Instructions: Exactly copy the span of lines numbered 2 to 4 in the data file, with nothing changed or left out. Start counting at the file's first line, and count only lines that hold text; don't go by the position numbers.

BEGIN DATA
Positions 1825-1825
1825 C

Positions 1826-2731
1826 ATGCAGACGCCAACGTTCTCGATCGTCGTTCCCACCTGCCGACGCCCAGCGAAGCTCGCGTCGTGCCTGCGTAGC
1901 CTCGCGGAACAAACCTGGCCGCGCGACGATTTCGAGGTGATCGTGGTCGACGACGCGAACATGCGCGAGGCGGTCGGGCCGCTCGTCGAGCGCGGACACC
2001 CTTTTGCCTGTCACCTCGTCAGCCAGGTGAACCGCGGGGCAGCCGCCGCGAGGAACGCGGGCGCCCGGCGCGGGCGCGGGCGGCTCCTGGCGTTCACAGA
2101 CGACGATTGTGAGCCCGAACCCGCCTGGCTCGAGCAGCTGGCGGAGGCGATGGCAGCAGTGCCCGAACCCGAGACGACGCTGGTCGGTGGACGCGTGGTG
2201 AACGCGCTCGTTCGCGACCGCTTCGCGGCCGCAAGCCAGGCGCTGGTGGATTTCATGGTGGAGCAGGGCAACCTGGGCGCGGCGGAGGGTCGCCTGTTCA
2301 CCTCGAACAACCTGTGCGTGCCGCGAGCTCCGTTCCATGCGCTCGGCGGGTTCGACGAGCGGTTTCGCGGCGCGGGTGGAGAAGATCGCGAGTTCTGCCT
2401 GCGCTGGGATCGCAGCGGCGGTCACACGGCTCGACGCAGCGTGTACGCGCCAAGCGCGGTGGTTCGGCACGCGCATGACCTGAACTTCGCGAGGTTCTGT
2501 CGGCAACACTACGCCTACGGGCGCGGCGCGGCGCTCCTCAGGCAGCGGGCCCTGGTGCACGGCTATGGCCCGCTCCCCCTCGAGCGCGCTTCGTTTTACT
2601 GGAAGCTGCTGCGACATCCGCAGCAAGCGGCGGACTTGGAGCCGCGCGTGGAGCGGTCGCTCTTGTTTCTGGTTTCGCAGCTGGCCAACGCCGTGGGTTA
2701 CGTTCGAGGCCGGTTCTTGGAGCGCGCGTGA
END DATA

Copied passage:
1825 C

Positions 1826-2731
1826 ATGCAGACGCCAACGTTCTCGATCGTCGTTCCCACCTGCCGACGCCCAGCGAAGCTCGCGTCGTGCCTGCGTAGC